Cancer & Caregiving

Improving Mesothelioma Pain Management Through Self-Care

Written By:
Jan 07, 2013
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Written By: Faith Franz,
January 7, 2013

In April 2013, researchers at the University of California San Francisco (UCSF) plan to wrap up a clinical trial on pain management interventions for cancer patients.

In their preliminary research, the group found that psychoeducational interventions helped approximately 30 percent of adult cancer patients reduce their pain intensity by 30 percent or more. Based on this data, they predict that patients who receive the most frequent interventions will have the greatest decrease in pain intensity scores.

Even though we are still waiting for the researchers to publish the final results of the trial, we can still take away two key lessons:

  1. Patients can use self-care techniques to proactively manage their pain.
  2. Knowledge and education, skills training and pain management coaching can give mesothelioma patients the tools they need to get involved in with self-care.

The study was based on a behavioral modification plan,  a concept that is by no means new to the world of cancer treatment. Studies repeatedly show that there is a strong link between a cancer patient’s mood or anxiety level and their amount of cancer pain. By learning to manage these controllable factors, patients can indirectly manage their physical discomfort.

There is also a link between a patient’s ability to control their pain and the actual level of pain they experience. Patients who are more confident in their abilities tend to have a lower pain level, as well as increased positive psychological well-being.

Self-Care Interventions

Many hospitals, cancer centers and independent practitioners offer cognitive-behavioral interventions for pain management. These interventions often focus on the same three tenets of the UCSF clinical trial:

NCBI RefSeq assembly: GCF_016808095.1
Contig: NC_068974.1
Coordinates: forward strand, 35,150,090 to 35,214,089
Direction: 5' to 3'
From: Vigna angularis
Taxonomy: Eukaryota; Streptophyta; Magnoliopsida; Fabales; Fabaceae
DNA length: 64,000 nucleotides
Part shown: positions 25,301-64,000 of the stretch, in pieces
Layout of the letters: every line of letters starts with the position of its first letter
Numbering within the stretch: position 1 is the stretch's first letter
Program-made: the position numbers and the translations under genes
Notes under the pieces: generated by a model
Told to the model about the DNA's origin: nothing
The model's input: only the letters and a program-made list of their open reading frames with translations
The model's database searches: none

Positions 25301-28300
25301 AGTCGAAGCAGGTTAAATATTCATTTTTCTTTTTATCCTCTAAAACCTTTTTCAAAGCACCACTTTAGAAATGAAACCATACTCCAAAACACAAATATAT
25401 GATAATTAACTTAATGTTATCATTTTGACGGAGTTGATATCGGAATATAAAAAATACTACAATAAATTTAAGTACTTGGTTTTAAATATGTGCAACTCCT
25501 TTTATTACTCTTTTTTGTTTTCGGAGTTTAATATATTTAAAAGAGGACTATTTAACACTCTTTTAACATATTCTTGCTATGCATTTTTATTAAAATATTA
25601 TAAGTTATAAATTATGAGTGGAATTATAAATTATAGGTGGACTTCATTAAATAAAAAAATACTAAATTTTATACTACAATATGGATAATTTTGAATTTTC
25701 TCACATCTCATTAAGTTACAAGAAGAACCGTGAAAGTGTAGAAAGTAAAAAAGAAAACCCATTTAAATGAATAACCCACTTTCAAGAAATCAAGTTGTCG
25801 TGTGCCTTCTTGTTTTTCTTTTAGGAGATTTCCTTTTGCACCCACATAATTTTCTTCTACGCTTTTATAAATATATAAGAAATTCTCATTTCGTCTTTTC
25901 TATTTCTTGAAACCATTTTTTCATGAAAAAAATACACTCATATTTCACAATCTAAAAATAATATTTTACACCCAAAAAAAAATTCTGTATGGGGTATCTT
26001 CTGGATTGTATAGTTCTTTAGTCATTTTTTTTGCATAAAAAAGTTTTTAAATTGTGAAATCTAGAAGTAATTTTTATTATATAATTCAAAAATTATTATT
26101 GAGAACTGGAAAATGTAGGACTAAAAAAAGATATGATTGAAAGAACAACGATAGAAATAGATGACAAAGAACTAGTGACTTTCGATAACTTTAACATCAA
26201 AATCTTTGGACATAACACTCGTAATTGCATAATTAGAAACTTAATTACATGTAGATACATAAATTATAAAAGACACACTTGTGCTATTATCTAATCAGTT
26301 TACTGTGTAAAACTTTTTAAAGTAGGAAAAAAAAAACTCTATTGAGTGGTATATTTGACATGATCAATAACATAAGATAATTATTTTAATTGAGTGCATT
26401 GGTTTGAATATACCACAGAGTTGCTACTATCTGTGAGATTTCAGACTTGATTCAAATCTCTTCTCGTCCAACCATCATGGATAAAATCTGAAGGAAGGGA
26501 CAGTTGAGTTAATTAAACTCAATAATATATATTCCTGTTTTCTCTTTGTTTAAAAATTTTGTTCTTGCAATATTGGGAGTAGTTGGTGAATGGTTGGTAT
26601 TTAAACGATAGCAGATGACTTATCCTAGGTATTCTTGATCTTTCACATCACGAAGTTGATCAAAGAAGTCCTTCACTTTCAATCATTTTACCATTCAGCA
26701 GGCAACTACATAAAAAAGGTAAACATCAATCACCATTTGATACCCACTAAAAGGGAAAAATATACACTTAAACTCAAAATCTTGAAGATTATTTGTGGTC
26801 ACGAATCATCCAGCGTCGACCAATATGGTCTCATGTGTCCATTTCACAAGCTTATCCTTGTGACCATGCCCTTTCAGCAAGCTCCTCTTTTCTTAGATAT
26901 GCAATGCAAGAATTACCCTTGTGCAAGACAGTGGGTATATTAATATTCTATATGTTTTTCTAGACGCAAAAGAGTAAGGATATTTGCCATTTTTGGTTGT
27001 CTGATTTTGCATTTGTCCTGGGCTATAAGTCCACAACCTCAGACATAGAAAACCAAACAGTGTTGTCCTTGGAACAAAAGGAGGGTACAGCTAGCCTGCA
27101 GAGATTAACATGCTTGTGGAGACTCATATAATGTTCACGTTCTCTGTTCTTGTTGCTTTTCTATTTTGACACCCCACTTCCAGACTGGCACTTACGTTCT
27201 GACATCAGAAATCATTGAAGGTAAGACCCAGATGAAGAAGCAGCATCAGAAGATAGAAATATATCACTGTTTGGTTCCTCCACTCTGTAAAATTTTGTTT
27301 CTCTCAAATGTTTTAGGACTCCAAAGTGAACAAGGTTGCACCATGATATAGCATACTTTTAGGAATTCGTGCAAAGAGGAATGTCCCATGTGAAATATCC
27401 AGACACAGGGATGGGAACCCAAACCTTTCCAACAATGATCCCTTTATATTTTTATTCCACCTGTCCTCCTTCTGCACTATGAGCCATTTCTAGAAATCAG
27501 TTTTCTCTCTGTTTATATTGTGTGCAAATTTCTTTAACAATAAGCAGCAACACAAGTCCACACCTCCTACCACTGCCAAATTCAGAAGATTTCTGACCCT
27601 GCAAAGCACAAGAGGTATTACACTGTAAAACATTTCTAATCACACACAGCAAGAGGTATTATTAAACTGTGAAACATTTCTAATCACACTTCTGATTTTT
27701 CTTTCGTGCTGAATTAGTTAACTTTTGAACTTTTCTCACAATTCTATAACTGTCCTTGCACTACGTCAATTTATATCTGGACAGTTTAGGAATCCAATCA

• Education: Patients first learn how to identify their pain; therapists then help patients learn how their emotional response impacts their physical perception of the pain.
  • Coping skills: This tenant helps patients learn healthy coping mechanisms for their physical pain. Therapists commonly use relaxation or distraction techniques, or hypnosis. Patients may also learn physical techniques they can perform on their own , such as reflexology.
  • Coaching or training: Patients practice their coping mechanisms with the assistance of their coach. First, they apply their methods in painless situations. Once they feel confident in their abilities, they apply them during a painful episode.

Over time, these interventions help patients learn how to stay in control of their emotions (and physical condition) during bouts of cancer pain. This method is just one way that mesothelioma patients can choose to control their disease, rather than let their disease control them.

Safety in Self-Care

It is important for patients to remember that self-care is not a substitute for professional medical attention. Even in the UCSF study, where there was a heavy emphasis on patient involvement, participants worked with specially trained oncology nurses. Responsible self-care involves being knowledgeable enough to know when to ask for help.

If you do decide to explore self-led pain management, make sure that your doctor is both on board and kept up-to-date on your pain level and management techniques. If you experience an abnormal level of pain (or any other atypical symptom) at any time, do not hesitate to seek help from a medical professional.

What do you think about self-care? Would you try it? Have you tried it already? Let us know in the comments below or on Facebook.

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